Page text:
Create a Guide for porting Haskell Numbers to PureScript Numbers?

#1

I was wondering whether there are any guides that show how to port Haskell numbers to PureScript numbers.

Haskell’s numeric type class hierarchy differs greatly from PureScript’s one. Thus, when porting Haskell libraries to PureScript, it’s difficult to know how to change a Haskell one (e.g. RealFrac) into a corresponding type class constraint for PureScript.

Could anyone provide a brief description as to how each numeric type class in Haskell would map to one in PureScript? I believe this issue is partly complicated by what a library is trying to achieve and thus how it uses such numbers to accomplish that goal (e.g. hedgehog).

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#2

Good idea! Many of the Haskell classes don’t really have PureScript analogues.

Num

I think Haskell’s Num is closest to our Ring. For instance, from the Haskell docs:

The Haskell Report defines no laws for Num . However, ‘(+)’ and ‘(*)’ are customarily expected to define a ring and have the following properties: […]

and the properties they list are more or less the same as the laws on Ring. The differences are:

  • PureScript’s Ring defines members zero and one for the identities of addition and multiplication, whereas Num is a bit more general and defines a fromInteger member which subsumes both (since fromInteger 0 is expected to be the additive identity, and fromInteger 1 is expected to be the multiplicative identity).
  • Haskell’s Num includes abs and signum, but PureScript’s Ring doesn’t. The abs and signum functions are a little bit harder to justify from a mathematical perspective (they aren’t part of the definition of a ring).

The omission of fromInteger doesn’t harm us too much, since conversion from any integer type to a ring can be reconstructed fairly easily with what PureScript’s Ring gives you:

import Data.Monoid (power)
import Data.Monoid.Additive (Additive(..))

fromInt :: forall a. Ring a => Int -> a
fromInt x =
  if x >= 0
    then runAdditive (power (Additive one) x)
    else negate (fromInt (negate x))

Real

I am not sure why this class is called Real. I think a better name would be ToRational, because all it does is define a mapping to Rational. There is no type class for this in PureScript; you’ll have to use monomorphic functions if you want to convert some number type to Rational.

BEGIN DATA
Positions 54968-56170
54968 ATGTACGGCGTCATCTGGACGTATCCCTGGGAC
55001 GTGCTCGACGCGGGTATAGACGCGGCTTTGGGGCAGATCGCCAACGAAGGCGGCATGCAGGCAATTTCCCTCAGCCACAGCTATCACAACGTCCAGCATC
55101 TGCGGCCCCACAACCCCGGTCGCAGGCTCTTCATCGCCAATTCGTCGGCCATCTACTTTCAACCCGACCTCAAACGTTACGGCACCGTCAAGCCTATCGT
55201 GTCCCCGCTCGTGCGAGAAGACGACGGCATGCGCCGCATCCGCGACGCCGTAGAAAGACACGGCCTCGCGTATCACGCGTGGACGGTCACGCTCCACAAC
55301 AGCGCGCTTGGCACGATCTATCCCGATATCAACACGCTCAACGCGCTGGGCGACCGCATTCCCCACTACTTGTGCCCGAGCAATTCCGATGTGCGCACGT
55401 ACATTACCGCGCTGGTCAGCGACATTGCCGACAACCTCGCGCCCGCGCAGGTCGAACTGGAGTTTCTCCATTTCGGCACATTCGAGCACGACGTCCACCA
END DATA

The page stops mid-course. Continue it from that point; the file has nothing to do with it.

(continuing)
Integral

Integral numbers, supporting integer division. The Haskell Report defines no laws for Integral . However, Integral instances are customarily expected to define a Euclidean domain and have the following properties for the ‘div’/‘mod’ and ‘quot’/‘rem’ pairs, given suitable Euclidean functions f and g: […]

This is based on the same idea as PureScript’s EuclideanRing. Differences:

  • Haskell puts two pairs of functions into the class, div/mod and quot/rem. PureScript only puts one pair of functions in, div/mod. Note that some types which have a EuclideanRing instance admit more than one law-abiding EuclideanRing instance, and in particular Int and BigInt both do; see my post Different kinds of integer division for details. If you care about what kind of division you’re using then Int and BigInt provide monomorphic versions of quot and rem, or alternatively you could define a newtype wrapper.
  • Haskell includes a toInteger in this class, which limits its utility a little, since there are quite a few examples of Euclidean rings which can’t sensibly be converted to integers. One example is polynomials with coefficients in a field (such as the rationals).

Fractional

This is basically the same as our DivisionRing:

The Haskell Report defines no laws for Fractional . However, ‘(+)’ and ‘(*)’ are customarily expected to define a division ring and have the following properties: […]

Unlike PureScript’s DivisionRing, Haskell’s Fractional also provides a fromRational. However, we can reconstruct fromRational fairly easily with what DivisionRing gives us, by converting the numerator and denominator (which will be integers) to our type, and then dividing them with the division given by our type.

Floating

Functions like exp, sin, asin. We don’t really have much need for this class since there is only one floating-point type in PureScript, and that’s Number. If you’re porting a Haskell function which uses a Floating constraint then you probably want to make it monomorphic and use the functions from Math.

RealFrac

Doesn’t exist in PureScript. You’ll probably have to write your own if you need any of these.

RealFloat

Doesn’t exist in PureScript. You’ll probably have to write your own if you need any of these.

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#3

Thanks for the detailed write-up! I also got to learn something new as I didn’t know about the three different kinds of integer division.

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